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Rules of evidence: Opinion evidence & Self-serving evidence

Is your trial date coming up?  Find out which types of witnesses you can present in court to strengthen your case!

When admitting evidence in court, evidence given by a witness under oath may be referred to as “testimony” and such testimony may be either viva voce or in written form. Viva voce evidence is when a witness is providing evidence orally and is available for cross-examination. As opposed to providing evidence in a written form, such as an affidavit, viva voce evidence may be given more weight than documentary evidence in certain circumstances.

The rule of Opinion Evidence

There are some limits on the type of evidence that a witness may present in court. Generally, a witness may only testify on matters they have actually observed. Witnesses must avoid making any opinions and inferences from the facts they have observed. This is because it is the trier of fact’s jurisdiction to draw such inferences based on the evidence that is presented.

Exceptions to the rule

As abovementioned, presenting opinion-based evidence before the court is usually not permitted. However, the exception to this rule is that opinion-based evidence may be presented by an expert witness.

The purpose in presenting expert witness evidence is to provide the court with scientific information that is outside the tribunal’s expertise and knowledge. Essentially, such expert offers its informed opinion to be helpful to the court and better the position of the trier of fact to draw inferences and make decisions.

To admit such expert testimony in evidence, the parties must indicate in the case protocol that they intend to seek one or more expert opinions, at the latest 45 days following the date on which the originating application was served. Consequently, this time limit requires the parties to assess, at the outset, whether they should obtain an expert opinion and consider the associated costs.

In addition, the witness must be qualified as an expert within a specific field prior to being permitted to testify. An expert witness can be characterized as a person who possesses a special set of skill and knowledge acquired through study or observation. Hence, all expert witnesses are required to disclose their qualifications of their expertise as it is important to assess their qualifications within that specific field.

Having established the expert witness’ field of expertise and their qualifications, they will then be entitled to provide opinion evidence through either oral or written testimony. Such written form of evidence may be in the form a report such as in medical or psychological report and will contain detailed observations and an analysis of the expert’s conclusions.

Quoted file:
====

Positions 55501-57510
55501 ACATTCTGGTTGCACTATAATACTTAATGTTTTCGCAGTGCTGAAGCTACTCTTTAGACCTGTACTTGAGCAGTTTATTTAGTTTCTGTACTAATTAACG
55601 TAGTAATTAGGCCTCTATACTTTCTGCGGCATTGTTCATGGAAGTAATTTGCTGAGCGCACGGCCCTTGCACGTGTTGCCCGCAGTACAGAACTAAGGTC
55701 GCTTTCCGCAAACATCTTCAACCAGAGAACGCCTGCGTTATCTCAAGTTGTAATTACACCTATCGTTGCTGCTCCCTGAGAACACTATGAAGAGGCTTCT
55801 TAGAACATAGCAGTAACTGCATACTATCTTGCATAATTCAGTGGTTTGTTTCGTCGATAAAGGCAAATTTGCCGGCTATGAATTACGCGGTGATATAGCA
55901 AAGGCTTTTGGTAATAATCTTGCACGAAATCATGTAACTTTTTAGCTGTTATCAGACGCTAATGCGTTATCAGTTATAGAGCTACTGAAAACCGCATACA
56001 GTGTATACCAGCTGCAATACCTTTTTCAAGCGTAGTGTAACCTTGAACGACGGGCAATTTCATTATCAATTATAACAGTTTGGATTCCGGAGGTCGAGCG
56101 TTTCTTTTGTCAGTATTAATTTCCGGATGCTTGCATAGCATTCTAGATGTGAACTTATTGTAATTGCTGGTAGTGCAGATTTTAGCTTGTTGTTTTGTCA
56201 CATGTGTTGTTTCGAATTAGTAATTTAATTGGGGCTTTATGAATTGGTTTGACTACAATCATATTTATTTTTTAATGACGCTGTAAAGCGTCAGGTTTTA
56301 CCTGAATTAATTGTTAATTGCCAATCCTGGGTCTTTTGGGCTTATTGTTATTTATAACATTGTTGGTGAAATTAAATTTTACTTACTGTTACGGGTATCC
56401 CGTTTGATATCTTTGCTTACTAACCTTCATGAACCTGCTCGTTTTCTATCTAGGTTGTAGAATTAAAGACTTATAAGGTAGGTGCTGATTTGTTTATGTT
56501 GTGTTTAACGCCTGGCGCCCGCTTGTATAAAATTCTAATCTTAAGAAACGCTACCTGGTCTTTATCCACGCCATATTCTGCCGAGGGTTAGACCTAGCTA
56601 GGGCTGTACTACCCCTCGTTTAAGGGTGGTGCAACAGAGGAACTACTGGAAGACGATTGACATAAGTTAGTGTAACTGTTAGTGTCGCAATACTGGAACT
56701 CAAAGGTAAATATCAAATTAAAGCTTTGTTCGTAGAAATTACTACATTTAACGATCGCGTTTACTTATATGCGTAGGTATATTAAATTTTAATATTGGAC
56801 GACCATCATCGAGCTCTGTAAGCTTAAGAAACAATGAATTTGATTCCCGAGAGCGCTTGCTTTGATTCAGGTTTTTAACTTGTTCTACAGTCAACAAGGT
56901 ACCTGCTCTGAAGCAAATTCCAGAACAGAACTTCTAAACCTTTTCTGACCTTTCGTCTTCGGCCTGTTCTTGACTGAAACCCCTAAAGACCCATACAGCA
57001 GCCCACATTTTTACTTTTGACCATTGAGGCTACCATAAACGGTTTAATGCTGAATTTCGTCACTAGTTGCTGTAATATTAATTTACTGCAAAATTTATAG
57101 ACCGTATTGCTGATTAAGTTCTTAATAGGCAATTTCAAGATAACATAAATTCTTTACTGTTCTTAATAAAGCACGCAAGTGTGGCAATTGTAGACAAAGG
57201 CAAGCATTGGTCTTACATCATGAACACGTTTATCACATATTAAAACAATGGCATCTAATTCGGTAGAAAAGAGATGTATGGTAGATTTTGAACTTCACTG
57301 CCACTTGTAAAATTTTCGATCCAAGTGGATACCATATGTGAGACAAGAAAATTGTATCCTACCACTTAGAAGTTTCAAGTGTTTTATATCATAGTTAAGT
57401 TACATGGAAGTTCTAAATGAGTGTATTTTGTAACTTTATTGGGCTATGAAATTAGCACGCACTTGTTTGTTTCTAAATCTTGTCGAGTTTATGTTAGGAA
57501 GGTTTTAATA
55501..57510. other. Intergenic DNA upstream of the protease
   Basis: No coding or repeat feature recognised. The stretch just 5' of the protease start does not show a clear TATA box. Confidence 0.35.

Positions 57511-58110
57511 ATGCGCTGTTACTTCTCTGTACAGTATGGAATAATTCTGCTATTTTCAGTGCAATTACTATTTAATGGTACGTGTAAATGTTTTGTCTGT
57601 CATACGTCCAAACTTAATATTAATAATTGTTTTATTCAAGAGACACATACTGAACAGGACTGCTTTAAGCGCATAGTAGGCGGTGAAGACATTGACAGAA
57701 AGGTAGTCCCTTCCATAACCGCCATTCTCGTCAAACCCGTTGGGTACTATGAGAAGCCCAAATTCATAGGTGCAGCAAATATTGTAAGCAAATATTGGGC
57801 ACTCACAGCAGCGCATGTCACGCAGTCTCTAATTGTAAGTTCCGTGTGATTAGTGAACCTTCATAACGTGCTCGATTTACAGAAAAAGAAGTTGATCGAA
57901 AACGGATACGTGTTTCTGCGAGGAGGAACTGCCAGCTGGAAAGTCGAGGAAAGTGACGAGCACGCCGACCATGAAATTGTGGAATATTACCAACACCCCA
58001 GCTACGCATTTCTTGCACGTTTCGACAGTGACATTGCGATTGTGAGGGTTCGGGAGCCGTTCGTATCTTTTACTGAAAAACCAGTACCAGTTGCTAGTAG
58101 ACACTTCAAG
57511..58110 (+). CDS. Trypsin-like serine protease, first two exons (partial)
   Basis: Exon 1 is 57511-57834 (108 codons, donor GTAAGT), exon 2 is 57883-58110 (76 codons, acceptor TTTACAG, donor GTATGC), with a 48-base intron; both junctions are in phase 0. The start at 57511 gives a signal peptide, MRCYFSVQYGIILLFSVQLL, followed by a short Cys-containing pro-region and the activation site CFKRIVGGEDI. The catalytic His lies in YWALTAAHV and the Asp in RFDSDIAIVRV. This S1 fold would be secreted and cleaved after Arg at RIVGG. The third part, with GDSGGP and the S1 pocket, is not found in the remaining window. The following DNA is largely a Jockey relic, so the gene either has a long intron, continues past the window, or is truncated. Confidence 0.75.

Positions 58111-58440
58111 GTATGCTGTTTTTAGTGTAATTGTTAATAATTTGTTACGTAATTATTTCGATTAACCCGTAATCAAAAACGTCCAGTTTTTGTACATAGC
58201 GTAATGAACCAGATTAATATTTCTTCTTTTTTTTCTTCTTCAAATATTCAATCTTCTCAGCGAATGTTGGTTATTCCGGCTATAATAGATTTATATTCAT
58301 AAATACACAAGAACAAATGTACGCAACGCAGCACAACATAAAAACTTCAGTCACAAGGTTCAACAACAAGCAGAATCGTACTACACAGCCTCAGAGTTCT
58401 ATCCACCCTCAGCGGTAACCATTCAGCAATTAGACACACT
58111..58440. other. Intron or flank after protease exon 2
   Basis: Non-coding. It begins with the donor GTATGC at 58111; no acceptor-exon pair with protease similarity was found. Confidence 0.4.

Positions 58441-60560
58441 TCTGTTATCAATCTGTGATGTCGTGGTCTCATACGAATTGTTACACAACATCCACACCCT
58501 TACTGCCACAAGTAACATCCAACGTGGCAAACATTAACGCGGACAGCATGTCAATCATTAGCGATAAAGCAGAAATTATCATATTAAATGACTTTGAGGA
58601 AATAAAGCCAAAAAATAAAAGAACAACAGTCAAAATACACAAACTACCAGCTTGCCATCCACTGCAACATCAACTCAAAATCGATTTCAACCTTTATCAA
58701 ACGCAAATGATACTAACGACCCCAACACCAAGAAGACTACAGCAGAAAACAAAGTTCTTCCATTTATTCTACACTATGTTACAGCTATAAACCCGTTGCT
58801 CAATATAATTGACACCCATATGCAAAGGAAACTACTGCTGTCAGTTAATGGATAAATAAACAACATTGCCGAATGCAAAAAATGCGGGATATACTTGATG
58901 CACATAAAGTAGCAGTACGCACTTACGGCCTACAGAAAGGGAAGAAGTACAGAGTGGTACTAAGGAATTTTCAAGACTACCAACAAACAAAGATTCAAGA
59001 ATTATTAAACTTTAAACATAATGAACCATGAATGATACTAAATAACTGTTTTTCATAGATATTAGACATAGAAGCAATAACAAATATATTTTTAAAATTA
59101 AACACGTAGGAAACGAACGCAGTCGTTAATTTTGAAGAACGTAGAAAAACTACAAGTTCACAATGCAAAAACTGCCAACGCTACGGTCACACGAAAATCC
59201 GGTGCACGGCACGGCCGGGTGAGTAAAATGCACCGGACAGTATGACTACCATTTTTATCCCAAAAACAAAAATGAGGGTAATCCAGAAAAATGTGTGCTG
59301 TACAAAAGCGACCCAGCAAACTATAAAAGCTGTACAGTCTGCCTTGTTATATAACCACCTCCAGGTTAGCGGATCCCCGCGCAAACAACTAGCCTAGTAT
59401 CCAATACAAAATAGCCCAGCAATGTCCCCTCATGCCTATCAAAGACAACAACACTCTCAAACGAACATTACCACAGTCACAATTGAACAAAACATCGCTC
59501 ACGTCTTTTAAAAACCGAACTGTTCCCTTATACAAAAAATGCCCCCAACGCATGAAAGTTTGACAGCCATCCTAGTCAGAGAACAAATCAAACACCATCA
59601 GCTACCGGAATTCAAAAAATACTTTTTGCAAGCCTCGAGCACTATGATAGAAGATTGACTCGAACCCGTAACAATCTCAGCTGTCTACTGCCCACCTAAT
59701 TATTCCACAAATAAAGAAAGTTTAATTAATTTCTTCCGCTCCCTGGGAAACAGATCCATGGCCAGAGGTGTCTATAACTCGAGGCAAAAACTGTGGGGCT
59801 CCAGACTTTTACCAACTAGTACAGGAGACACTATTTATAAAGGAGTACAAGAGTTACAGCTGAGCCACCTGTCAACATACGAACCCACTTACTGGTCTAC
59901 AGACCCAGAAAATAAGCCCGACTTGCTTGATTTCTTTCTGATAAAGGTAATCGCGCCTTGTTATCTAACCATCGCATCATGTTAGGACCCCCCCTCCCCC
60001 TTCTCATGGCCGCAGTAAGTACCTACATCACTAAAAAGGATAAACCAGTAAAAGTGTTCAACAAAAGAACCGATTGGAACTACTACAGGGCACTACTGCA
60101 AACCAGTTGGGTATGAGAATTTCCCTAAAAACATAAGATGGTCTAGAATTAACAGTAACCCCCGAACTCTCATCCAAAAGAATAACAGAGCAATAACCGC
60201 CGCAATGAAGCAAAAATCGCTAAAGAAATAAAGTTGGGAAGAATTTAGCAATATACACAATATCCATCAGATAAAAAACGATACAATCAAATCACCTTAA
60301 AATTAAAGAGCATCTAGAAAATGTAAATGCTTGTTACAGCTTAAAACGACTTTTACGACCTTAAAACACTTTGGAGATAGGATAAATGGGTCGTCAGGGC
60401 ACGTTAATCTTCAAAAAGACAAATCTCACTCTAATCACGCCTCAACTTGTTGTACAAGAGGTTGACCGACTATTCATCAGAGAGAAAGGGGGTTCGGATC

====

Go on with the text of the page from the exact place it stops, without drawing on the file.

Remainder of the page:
Hence, in order to shorten the duration of hearings during which expert evidence is presented, the Civil Code of Procedure of Québec provides that the expert report stands in lieu of the expert’s testimony. Thus, a party may examine the expert that it retained to further obtain particulars on specific matters within the expert’s report or to acquire the expert’s opinion on new elements that were presented during a trial. 

It is important to note that the trier of fact is however not bound to the expert’s testimony as this form of evidence will be weighed. Nevertheless, when the expertise of a witness is credible, the decision-maker will take particular care in considering it!

Self-Serving Evidence

The term of self-serving evidence is used to describe evidence that has been fabricated by a party who intends to use such evidence to advantage their own case. Self-serving evidence is generally created by a party for the purpose of the hearing and this party intends to submit this evidence to the extent that it helps and better serves their own position. 

This form of evidence is given little weight because it is self-serving by the party that created it for their own benefit. Therefore, such evidence is assimilated to a fabrication that might not reflect the true reality of the facts of a case. 

The disclosure of self-serving evidence often leads to the finding that the witness is not credible and is suspected to have embellished evidence to support his own claim. Thus, self-serving evidence does not hold probative value in a court of law and is essentially inadmissible.